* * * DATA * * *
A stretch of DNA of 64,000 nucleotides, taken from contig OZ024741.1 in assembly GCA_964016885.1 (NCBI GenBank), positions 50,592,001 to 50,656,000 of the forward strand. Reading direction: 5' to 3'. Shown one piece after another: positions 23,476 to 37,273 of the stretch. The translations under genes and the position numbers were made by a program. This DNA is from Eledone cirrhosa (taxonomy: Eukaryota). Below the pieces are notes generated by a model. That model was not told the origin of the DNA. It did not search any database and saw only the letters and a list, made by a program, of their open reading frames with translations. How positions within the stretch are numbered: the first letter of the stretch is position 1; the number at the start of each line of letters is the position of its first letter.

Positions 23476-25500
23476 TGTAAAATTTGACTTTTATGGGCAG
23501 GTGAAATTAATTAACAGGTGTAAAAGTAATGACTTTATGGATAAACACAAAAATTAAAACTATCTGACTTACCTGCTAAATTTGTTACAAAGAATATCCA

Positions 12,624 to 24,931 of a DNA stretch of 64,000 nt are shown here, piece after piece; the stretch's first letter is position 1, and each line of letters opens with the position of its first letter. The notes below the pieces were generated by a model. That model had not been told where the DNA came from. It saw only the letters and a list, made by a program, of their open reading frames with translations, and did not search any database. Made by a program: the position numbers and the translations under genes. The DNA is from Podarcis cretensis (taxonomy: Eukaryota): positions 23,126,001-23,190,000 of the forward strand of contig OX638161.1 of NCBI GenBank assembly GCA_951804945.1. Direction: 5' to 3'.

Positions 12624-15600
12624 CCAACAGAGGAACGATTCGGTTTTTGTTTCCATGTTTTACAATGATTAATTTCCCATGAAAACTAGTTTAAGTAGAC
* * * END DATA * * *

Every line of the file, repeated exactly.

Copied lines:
A stretch of DNA of 64,000 nucleotides, taken from contig OZ024741.1 in assembly GCA_964016885.1 (NCBI GenBank), positions 50,592,001 to 50,656,000 of the forward strand. Reading direction: 5' to 3'. Shown one piece after another: positions 23,476 to 37,273 of the stretch. The translations under genes and the position numbers were made by a program. This DNA is from Eledone cirrhosa (taxonomy: Eukaryota). Below the pieces are notes generated by a model. That model was not told the origin of the DNA. It did not search any database and saw only the letters and a list, made by a program, of their open reading frames with translations. How positions within the stretch are numbered: the first letter of the stretch is position 1; the number at the start of each line of letters is the position of its first letter.

Positions 23476-25500
23476 TGTAAAATTTGACTTTTATGGGCAG
23501 GTGAAATTAATTAACAGGTGTAAAAGTAATGACTTTATGGATAAACACAAAAATTAAAACTATCTGACTTACCTGCTAAATTTGTTACAAAGAATATCCA

Positions 12,624 to 24,931 of a DNA stretch of 64,000 nt are shown here, piece after piece; the stretch's first letter is position 1, and each line of letters opens with the position of its first letter. The notes below the pieces were generated by a model. That model had not been told where the DNA came from. It saw only the letters and a list, made by a program, of their open reading frames with translations, and did not search any database. Made by a program: the position numbers and the translations under genes. The DNA is from Podarcis cretensis (taxonomy: Eukaryota): positions 23,126,001-23,190,000 of the forward strand of contig OX638161.1 of NCBI GenBank assembly GCA_951804945.1. Direction: 5' to 3'.

Positions 12624-15600
12624 CCAACAGAGGAACGATTCGGTTTTTGTTTCCATGTTTTACAATGATTAATTTCCCATGAAAACTAGTTTAAGTAGAC